IOC Goes “Greenest” By Awarding Olympics to Paris 2024 and LA 2028

As cosmopolitan metropolises go, Paris and Los Angeles are as different from each other as two cities can be. But from an Olympics point of view, they have much in common. Each city has hosted two Summer Olympic Games (Paris, 1900 and 1924; Los Angeles, 1932 and 1984). Each will officially be awarded the right to host a third Olympics on Monday — Paris in 2024, L.A. in 2028. The latter was the last finalist in the contest for ’24 and, given the strength of its pitch, was awarded the ’28 Games before bidding even began. And each city put forth sustainability plans that will clearly become the gold standard for mega sports events.

Earlier this year, GreenSportsBlog profiled both bids from a variety of sustainability perspectives. Here are some excerpts, with the LA story changed to reflect the switch from 2024 to 2028.

 

PARIS 2024

Paris bid co-president and three-time Olympic canoeing gold medalist Tony Estanguet said in a January interview that, for his committee, sustainability is at the top of its priority list. “For us it is quite simple. Our vision is the most sustainable Games ever,” Estanguet told the South China Daily, adding that the bid was in line with the 2015 Paris Climate Agreement to reduce greenhouse gases. The Paris 2024 Olympics bid committee looks to make good on that vision by slashing carbon emissions by more than half compared to London 2012 and Rio 2016.

 

estanguet

Tony Estanguet, head of Paris 2024 Bid Committee (Photo credit: Paris 2024)

 

The bid committee says it will produce an estimated 1.56 million tonnes of carbon dioxide (CO2) emissions, down 55 per cent from the roughly 3.4 million tonnes created by the Rio and the London Games. Here are some of the key ways Paris plans to meet those aggressive targets:

  • Rely on existing venues and temporary structures. The only major new venue scheduled to be constructed is an aquatics center.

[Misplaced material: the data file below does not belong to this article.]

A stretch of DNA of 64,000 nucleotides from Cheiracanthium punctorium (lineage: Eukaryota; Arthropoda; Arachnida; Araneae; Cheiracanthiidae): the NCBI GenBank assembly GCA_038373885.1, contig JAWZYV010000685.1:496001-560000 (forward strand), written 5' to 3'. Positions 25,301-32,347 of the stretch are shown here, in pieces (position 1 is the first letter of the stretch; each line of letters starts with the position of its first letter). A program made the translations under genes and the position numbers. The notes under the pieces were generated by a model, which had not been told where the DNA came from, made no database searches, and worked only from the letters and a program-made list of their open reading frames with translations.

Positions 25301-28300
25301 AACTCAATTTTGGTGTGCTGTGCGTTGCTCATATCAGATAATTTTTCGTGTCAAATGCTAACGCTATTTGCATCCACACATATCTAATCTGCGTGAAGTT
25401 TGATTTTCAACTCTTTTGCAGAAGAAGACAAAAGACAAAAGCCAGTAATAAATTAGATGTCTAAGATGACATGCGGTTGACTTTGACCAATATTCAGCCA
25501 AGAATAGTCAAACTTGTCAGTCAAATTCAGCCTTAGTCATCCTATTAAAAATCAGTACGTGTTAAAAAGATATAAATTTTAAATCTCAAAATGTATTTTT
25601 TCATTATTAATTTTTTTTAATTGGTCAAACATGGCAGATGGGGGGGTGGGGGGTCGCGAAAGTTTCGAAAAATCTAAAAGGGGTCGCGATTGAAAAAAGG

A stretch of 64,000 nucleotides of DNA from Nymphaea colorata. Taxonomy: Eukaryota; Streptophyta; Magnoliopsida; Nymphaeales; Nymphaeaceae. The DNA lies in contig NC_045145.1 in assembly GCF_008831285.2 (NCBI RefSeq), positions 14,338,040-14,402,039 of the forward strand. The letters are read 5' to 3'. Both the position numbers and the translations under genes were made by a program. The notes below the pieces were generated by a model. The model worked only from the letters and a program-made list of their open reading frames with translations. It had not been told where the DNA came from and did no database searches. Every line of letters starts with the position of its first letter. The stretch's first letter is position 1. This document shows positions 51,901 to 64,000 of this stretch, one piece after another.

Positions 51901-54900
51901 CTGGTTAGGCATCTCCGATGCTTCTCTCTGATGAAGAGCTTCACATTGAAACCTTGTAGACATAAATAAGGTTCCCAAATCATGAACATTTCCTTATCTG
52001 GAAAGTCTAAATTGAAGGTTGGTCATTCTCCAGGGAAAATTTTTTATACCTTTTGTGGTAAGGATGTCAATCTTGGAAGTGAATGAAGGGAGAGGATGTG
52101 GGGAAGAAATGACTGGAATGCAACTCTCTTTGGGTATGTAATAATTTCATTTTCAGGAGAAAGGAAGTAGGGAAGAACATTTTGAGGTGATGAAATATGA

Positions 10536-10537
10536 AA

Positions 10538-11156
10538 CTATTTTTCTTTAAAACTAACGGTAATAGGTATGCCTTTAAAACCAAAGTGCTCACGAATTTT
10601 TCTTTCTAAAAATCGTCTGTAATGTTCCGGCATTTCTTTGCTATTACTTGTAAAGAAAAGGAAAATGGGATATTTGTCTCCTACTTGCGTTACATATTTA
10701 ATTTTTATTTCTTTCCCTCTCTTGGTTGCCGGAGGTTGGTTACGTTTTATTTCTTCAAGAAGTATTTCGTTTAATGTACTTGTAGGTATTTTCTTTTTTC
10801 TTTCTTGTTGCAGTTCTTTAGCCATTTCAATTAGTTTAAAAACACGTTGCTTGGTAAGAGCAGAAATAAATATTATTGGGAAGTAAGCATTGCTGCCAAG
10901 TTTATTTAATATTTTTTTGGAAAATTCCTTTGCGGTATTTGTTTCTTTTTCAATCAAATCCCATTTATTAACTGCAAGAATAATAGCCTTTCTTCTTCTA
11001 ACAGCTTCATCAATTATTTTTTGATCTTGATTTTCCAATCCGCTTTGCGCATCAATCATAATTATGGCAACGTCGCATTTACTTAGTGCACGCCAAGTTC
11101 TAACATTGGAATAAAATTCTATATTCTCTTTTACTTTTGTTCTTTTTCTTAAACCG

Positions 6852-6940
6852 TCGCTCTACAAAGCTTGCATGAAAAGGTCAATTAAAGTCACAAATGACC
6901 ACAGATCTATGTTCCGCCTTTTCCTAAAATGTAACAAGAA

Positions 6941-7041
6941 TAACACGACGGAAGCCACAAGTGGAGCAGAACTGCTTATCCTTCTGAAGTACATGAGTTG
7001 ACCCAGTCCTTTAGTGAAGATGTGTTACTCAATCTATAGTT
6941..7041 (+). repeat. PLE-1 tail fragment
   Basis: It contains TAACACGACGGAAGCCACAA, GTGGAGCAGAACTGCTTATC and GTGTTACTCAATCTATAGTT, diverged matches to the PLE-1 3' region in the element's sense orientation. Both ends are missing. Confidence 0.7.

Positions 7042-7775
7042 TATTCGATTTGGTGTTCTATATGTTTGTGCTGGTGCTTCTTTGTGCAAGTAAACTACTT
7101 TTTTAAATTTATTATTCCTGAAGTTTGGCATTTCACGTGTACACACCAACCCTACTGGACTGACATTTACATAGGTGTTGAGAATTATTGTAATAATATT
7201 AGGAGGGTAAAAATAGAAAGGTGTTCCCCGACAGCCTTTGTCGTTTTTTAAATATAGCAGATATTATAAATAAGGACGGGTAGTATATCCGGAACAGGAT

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Stade de France, site of the Opening Ceremonies of Paris 2024 should that city win the right to host the Olympics. It is one of many already-existing structures, the use of which will keep carbon emissions low. (Photo credit: Stade de France)

 

  • Build the aquatics center as well as the temporary facilities with low carbon materials.
  • Following in the footsteps of EURO 2016 (hosted by France), greatly restrict private car parking at the Olympic venues. This will lead 100 percent of fans to use public or shared transit. You read that right: 100 percent of spectators will take public or shared transit. Metro, commuter rail, bus transit, bicycles and car sharing will predominate.
  • House 85 per cent of athletes  within 30 minutes of their competition venues, limiting their travel-related footprint.
  • Use existing infrastructure. According to Estanguet, “We have all the infrastructure – roads, hotels, airports – already in place. That allows us to claim we will be the most sustainable Games ever.”

To the Paris 2024 committee, embedding the notion of a sustainable Olympics in the minds of Parisians and people across France will be critical. And we’re talking financial as well as environmental sustainability —a smaller environmental footprint will lead to reduced costs. Thus, the greenness and efficiency of the bid will be promoted widely, and in a variety of ways. “During the seven years [between bid selection and the Opening Ceremonies], we want to educate people on sustainability,” said Estanguet.

Environmental and financial sustainability are two keystones of Agenda 2020, a process instituted by the IOC three years ago for bids starting with the 2024 cycle. The IOC is convinced, and I concur, that the Olympics simply have to get simpler, greener, and leaner so they remain an attractive proposition for future hosts. This is especially the case after a slew of candidate cities for the 2022 Winter Games (Krakow, Oslo and Stockholm) and 2024 Summer Games (Boston, Budapest, Hamburg and Rome) withdrew due to the sheer size and costs of organizing and putting on such an ambitious, sprawling event. 

 

LOS ANGELES, FORMERLY 2024, NOW 2028

The greenest sports venue and/or Olympic and Paralympic Village is the one you don’t have to build.